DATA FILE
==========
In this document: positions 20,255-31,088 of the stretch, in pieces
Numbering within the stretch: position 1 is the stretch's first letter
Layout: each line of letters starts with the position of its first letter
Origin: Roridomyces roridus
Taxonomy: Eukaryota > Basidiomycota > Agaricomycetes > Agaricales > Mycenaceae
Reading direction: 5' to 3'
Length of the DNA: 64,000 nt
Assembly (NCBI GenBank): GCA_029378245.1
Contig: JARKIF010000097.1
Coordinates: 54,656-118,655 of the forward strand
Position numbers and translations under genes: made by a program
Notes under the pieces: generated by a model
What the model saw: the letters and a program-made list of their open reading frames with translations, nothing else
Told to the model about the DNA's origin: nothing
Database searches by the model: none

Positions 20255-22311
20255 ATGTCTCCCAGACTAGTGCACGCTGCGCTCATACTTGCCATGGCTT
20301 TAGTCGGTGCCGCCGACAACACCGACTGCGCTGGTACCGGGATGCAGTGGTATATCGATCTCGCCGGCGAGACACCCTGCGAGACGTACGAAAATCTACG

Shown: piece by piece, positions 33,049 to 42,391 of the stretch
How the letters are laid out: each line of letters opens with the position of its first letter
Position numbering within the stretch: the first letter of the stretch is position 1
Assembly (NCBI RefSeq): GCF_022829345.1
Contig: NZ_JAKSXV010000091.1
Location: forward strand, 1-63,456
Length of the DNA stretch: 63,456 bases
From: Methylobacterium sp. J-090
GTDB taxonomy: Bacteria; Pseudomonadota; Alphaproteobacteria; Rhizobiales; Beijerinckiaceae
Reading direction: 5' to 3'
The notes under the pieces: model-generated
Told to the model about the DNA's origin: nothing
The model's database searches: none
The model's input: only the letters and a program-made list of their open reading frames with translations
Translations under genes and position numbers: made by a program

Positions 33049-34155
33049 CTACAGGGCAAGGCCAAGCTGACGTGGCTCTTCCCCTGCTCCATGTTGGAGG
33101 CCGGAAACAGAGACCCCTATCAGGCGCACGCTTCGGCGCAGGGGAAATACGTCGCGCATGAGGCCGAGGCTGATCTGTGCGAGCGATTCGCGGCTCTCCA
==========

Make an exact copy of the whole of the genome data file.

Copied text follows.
In this document: positions 20,255-31,088 of the stretch, in pieces
Numbering within the stretch: position 1 is the stretch's first letter
Layout: each line of letters starts with the position of its first letter
Origin: Roridomyces roridus
Taxonomy: Eukaryota > Basidiomycota > Agaricomycetes > Agaricales > Mycenaceae
Reading direction: 5' to 3'
Length of the DNA: 64,000 nt
Assembly (NCBI GenBank): GCA_029378245.1
Contig: JARKIF010000097.1
Coordinates: 54,656-118,655 of the forward strand
Position numbers and translations under genes: made by a program
Notes under the pieces: generated by a model
What the model saw: the letters and a program-made list of their open reading frames with translations, nothing else
Told to the model about the DNA's origin: nothing
Database searches by the model: none

Positions 20255-22311
20255 ATGTCTCCCAGACTAGTGCACGCTGCGCTCATACTTGCCATGGCTT
20301 TAGTCGGTGCCGCCGACAACACCGACTGCGCTGGTACCGGGATGCAGTGGTATATCGATCTCGCCGGCGAGACACCCTGCGAGACGTACGAAAATCTACG

Shown: piece by piece, positions 33,049 to 42,391 of the stretch
How the letters are laid out: each line of letters opens with the position of its first letter
Position numbering within the stretch: the first letter of the stretch is position 1
Assembly (NCBI RefSeq): GCF_022829345.1
Contig: NZ_JAKSXV010000091.1
Location: forward strand, 1-63,456
Length of the DNA stretch: 63,456 bases
From: Methylobacterium sp. J-090
GTDB taxonomy: Bacteria; Pseudomonadota; Alphaproteobacteria; Rhizobiales; Beijerinckiaceae
Reading direction: 5' to 3'
The notes under the pieces: model-generated
Told to the model about the DNA's origin: nothing
The model's database searches: none
The model's input: only the letters and a program-made list of their open reading frames with translations
Translations under genes and position numbers: made by a program

Positions 33049-34155
33049 CTACAGGGCAAGGCCAAGCTGACGTGGCTCTTCCCCTGCTCCATGTTGGAGG
33101 CCGGAAACAGAGACCCCTATCAGGCGCACGCTTCGGCGCAGGGGAAATACGTCGCGCATGAGGCCGAGGCTGATCTGTGCGAGCGATTCGCGGCTCTCCA